By John Howe
Michael Coles, founder of The Great American Cookie Company, advances this formula when he discusses what he considers critical to establishing customer loyalty.
Here’s the translation: Product plus Experience plus Service equals the Experience Factor.
The experience factor is the way a customer feels about a business, and in part determines whether the customer returns or goes elsewhere. The product offered must be good, to be sure, but the emotions generated are important too.
Coles addressed a group of M&A advisors attending the week-long Certified Merger and Acquisitions Advisor program at Kennesaw State in Georgia, which is jointly presented by The M&A Source and the Coles College of Business. I was fortunate enough to attend, and hear his presentation in mid-March.
Coles co-founded the company in 1977 and grew it into the largest franchisor of cookie stores in the United States with sales reaching over $100 million before he and his partner sold. He went on to apply his energy as CEO and President of Caribou Coffee Company. He now is working on a book which explores ways to capitalize on the “experience factor”.
Coles explained that the company he founded was successful in part by offering good cookies that people didn’t need but very much wanted. Filling mall locations with the wonderful smell of fresh cookies baking in the oven certainly contributes to the experience and attraction.
When it came to the coffee shop business, Coles said he found happy and positive staff people who were passionate about coffee and eager to please their customers helped the Caribou chain distinguish itself to compete effectively against better known rivals.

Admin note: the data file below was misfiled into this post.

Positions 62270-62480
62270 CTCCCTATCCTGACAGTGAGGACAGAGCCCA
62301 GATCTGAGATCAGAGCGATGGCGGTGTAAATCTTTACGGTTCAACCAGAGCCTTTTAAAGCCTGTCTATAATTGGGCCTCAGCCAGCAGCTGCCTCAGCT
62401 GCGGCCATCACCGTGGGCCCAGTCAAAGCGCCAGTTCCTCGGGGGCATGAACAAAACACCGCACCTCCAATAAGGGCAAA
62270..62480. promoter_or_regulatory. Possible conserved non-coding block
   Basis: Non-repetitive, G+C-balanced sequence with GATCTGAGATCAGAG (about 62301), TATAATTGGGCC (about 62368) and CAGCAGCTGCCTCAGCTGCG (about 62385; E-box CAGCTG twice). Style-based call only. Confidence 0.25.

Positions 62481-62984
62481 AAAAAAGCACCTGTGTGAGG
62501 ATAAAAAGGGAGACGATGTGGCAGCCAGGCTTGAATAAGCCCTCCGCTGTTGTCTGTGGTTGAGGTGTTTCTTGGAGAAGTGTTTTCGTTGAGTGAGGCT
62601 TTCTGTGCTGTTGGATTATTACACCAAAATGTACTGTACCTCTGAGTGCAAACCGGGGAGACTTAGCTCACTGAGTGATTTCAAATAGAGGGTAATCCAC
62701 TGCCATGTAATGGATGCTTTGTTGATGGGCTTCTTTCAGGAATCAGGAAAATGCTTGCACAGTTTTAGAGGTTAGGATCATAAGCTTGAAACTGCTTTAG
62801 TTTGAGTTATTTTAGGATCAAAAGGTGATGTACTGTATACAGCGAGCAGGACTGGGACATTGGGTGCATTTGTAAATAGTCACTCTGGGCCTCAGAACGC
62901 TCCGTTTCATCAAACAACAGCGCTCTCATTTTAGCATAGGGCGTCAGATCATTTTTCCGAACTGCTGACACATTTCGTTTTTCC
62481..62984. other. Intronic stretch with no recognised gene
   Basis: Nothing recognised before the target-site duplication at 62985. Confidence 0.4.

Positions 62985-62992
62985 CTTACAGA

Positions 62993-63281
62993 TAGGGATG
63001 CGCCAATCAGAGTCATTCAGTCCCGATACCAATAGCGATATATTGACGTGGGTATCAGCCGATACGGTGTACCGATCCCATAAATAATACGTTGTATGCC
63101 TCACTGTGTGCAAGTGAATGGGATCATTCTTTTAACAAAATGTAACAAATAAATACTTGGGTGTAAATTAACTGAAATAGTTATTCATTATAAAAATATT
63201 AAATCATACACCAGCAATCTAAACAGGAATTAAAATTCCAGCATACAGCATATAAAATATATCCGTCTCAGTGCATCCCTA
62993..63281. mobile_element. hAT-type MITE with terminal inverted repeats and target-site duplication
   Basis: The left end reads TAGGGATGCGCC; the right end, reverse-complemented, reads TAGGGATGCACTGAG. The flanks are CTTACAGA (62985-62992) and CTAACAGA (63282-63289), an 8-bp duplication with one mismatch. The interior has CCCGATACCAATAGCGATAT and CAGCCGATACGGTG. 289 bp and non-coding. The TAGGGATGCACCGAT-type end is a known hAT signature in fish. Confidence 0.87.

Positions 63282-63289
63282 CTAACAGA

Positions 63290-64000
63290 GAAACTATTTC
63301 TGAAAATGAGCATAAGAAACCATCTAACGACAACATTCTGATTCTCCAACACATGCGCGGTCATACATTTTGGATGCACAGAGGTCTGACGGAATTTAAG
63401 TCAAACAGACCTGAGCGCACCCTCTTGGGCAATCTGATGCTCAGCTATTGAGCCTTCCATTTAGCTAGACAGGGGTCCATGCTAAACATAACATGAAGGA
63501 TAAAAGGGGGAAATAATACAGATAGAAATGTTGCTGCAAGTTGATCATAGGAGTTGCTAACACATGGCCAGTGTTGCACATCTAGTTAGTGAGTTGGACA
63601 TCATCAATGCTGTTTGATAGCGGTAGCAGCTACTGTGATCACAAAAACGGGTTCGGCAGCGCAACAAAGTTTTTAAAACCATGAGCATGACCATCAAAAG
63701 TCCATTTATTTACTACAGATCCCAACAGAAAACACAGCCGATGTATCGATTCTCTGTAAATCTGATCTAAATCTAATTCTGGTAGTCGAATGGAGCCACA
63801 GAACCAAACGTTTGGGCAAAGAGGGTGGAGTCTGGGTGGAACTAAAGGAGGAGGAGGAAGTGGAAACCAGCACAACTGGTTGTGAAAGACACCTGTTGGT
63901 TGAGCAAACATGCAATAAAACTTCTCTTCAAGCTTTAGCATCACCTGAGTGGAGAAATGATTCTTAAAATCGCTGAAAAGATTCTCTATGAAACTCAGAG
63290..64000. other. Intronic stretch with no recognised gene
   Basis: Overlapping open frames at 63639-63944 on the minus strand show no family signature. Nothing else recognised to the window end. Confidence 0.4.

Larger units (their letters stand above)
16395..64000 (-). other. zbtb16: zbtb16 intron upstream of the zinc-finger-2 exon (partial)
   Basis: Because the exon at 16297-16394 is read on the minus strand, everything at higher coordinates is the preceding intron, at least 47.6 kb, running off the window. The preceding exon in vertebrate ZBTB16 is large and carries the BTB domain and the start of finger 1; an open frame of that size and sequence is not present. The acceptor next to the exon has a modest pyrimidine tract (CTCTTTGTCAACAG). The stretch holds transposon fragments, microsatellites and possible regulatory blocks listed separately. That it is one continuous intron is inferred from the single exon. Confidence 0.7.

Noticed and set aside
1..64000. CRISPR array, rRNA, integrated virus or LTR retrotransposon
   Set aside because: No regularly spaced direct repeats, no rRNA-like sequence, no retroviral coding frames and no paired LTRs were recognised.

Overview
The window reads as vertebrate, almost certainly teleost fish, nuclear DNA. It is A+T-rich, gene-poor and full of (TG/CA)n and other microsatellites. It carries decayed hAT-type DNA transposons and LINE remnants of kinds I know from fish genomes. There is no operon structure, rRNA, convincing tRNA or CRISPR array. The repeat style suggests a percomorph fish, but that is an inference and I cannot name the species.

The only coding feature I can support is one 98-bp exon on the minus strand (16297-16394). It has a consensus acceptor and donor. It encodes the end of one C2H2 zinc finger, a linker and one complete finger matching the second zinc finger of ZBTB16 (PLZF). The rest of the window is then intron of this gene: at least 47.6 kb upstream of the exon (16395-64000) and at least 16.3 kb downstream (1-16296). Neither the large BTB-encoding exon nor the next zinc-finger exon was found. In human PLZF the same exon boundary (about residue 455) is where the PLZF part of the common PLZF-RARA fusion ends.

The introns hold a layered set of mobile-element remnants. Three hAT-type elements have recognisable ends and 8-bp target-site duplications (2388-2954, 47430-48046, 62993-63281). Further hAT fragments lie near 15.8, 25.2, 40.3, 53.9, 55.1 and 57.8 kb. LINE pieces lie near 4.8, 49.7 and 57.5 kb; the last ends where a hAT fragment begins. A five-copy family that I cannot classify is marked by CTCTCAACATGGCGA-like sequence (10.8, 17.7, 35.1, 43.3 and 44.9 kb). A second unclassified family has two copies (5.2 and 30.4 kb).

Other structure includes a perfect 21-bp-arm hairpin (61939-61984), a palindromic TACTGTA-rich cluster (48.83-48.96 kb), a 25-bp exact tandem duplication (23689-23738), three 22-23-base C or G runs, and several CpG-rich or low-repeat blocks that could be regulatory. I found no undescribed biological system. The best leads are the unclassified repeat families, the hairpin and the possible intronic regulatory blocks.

Coles is not alone in believing strongly in the “customer experience”.
Recently I listened to a podcast interview conducted by “How I Built This” host Guy Raz with Kendra Scott who started a jewelry business in a spare bedroom in her home in Texas. This followed a failed attempt at age 19 to start a store offering nothing but hats. Unlike the hat enterprise, her jewelry caught on.
Her aha moment came when she moved from selling strictly to other retailers to open her own store. Rather than displaying products in locked cases, she put them out for customers to try on. She even provided a design station where customers could pick out gems that were then placed in fittings right in front of them.
Up ‘til then, she had been catering to the tastes of buyers for other stores rather than focusing on the customer and making the experience of buying fun. That pivot changed everything.
Today, her products are featured in such retail powerhouses as Nordstrom and Bloomingdales. The business has over 50 of its own stores. Last year it attracted an investment from Berkshire Partners which values the company north of $1 Billion.
These two examples are exceptional, but there’s a takeaway here for anyone in business.
Consider the formula that has worked for them: P+E+S=EF
"The entire process went smoothly and professionally. The BTS team kept me fully informed at every step. They worked hard and were effective in bringing the deal home."
"Skip and I continue to be grateful for all you have done to make the sale of Pure Flow come to fruition."
"BTS’s level of expertise in the process and close attention to detail enabled us to successfully navigate the deal."